By Jennifer Copley (Last Updated, November 14, 2013)
Grisly: (adjective) revolting, gruesome, horrifying
Wayne thought that he had walked in on a grisly scene, but it turned out to be Noel’s newest three-dimensional ketchup art masterpiece.
Grizzly: (noun) a species of bear
The grizzly bear broke into the cabin and ate Xavier’s collection of celebrity-shaped potatoes.
Technically, healthful means health-promoting and healthy means in good health. However, healthful has been so frequently used to indicate health-promoting that this use is now accepted by most.
It’s important to eat a healthful breakfast said Marla while lighting her cigarette with a flame thrower.
Marla was surprisingly healthy, given that she drank heavily and wrestled alligators on weekends.
Historic things have a place in history because they are famous or important in some way. Historical things are related to past events. A landmark is historic; an essay about World War II is historical.
Elvis visited all the historic landmarks in Craptown, including the spot where the town’s founder, Cornelius Whackadoodle, cursed the town and everyone in it.
Ella’s historical essay on the evolution of the Finnish Wife Carrying Competition inspired the establishment of a similar local event: the Craptown Sheep Carrying Race.
Hoard: (noun) a stash of something, usually kept hidden; (verb) collect and hide a large group of items (usually valuable items, though they may only be valuable to the hoarder)
Elvira kept a hoard of Chocodiles in the basement for emergencies.
Norton hoarded waffle irons so that he would be prepared in case of a worldwide waffle iron shortage.
Horde: (noun) A large crowd or group
When the raging horde arrived at the gate, Nora told them to go away and come back later once she’d finished watching Mr. Belvedere.
When added to the beginnings of words, hyper means more and hypo means less.
The hyperactive potbellied pigs ran around the kitchen making a mess and ruining Irving’s nice clean floors.
The hypoactive cat was often mistaken for a striped meatloaf.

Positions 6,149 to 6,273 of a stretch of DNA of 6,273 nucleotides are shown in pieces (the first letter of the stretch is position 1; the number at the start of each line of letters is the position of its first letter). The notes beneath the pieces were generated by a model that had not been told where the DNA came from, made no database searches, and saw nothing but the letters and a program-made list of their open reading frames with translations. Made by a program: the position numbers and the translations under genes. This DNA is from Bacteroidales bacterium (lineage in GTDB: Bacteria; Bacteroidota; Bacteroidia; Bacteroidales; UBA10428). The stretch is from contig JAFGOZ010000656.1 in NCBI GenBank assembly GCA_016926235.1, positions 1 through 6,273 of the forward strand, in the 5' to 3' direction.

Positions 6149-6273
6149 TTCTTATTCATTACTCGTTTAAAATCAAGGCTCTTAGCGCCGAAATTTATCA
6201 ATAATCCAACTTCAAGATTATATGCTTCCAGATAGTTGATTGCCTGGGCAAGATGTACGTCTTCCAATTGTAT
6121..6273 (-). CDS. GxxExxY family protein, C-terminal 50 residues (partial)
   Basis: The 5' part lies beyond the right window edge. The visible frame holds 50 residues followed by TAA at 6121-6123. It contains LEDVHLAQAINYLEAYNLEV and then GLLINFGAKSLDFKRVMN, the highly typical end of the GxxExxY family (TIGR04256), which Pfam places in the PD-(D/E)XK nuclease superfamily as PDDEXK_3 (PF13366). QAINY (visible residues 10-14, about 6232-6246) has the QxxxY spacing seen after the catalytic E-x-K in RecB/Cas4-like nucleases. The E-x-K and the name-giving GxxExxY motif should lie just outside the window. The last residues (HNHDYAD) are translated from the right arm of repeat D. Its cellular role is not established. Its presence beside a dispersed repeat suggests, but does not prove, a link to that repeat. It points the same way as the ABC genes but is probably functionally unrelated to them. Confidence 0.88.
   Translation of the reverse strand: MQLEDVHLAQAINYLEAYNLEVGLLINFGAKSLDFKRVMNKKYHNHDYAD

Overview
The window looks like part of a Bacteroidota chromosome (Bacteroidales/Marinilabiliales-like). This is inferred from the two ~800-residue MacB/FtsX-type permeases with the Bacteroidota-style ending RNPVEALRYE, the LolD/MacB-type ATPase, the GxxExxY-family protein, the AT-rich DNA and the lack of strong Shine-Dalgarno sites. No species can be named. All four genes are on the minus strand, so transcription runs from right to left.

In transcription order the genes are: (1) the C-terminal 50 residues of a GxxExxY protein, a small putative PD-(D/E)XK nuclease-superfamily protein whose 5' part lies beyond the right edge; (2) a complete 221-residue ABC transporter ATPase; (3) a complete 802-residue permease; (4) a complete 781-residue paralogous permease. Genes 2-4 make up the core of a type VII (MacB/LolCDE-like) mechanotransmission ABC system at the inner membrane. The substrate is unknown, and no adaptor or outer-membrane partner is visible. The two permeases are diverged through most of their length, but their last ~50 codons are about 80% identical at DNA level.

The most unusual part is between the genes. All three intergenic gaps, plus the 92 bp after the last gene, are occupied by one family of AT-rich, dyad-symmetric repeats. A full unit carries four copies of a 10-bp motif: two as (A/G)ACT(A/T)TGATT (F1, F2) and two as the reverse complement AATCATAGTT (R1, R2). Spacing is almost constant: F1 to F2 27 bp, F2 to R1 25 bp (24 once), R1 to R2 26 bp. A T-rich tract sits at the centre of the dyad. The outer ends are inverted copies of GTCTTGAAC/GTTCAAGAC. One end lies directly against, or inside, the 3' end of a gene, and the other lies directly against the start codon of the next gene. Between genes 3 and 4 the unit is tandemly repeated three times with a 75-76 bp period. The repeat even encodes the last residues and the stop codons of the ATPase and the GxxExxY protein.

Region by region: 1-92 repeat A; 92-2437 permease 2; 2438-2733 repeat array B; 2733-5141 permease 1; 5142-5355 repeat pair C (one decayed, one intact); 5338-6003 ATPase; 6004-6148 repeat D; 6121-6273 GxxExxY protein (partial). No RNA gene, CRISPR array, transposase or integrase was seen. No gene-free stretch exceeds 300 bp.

The person who implies suggests something; the person who infers concludes or deduces something based upon reasoning and evidence. In both cases, no explicit statement is made; the one who implies indicates something in a subtle way without saying it outright, whereas the one who infers deduces something based on subtle or indirect indicators.
Zora implied that Mindy was insane by spinning her finger in circles next to her own ear whenever Mindy spoke.
Mindy inferred that Zora was an unpleasant person based on Zora’s tendency to make rude gestures when others were speaking.
Incredible: (adjective) sufficiently implausible to cause disbelief, extraordinary
Marlena told an incredible story about a singing buffalo.
Incredulous: (adjective) doubtful, skeptical, disbelieving (note: this word does not mean difficult or impossible to believe)
Melvin was incredulous until Marlena brought him to the field where he heard the buffalo sing Monster Mash.
Ingenious: (adjective) brilliant, inventive, original, or clever
Mephisto, who was an ingenious inventor, created a time machine so that he could go back in time and prevent himself from watching Battlefield Earth.
Ingenuous: (adjective) candid, frank, naive, guileless, unsuspecting, or innocent
Just over a decade ago, an ingenuous young man accepted movie tickets to Battlefield Earth from a woman who pretended to be his friend; luckily, the naive young man’s future self arrived in a time machine to stop him from sitting through the entire movie.
- Casagrande, J. (2006). Grammar Snobs Are Great Big Meanies: A Guide to Language tor Fun and Spite. Penguin, New York.
- Editors of the American Heritage Dictionaries. (2004). 100 Words Almost Everyone Confuses & Misuses. Boston, MA: Houghton-Mifflin Company.
- Merriam-Webster Dictionary. (2013). Merriam-Webster, Incorporated. Merrriam-Webster.com.
- O’Conner, P. T. (1996). Woe Is I, the Grammarphobe’s Guide to Better English in Plain English. New York, G. P. Putnam’s Sons.
- Oxford Advanced Learner’s Dictionary. (2013). Oxford University Press. OALD8.OxfordLearnersDictionaries.com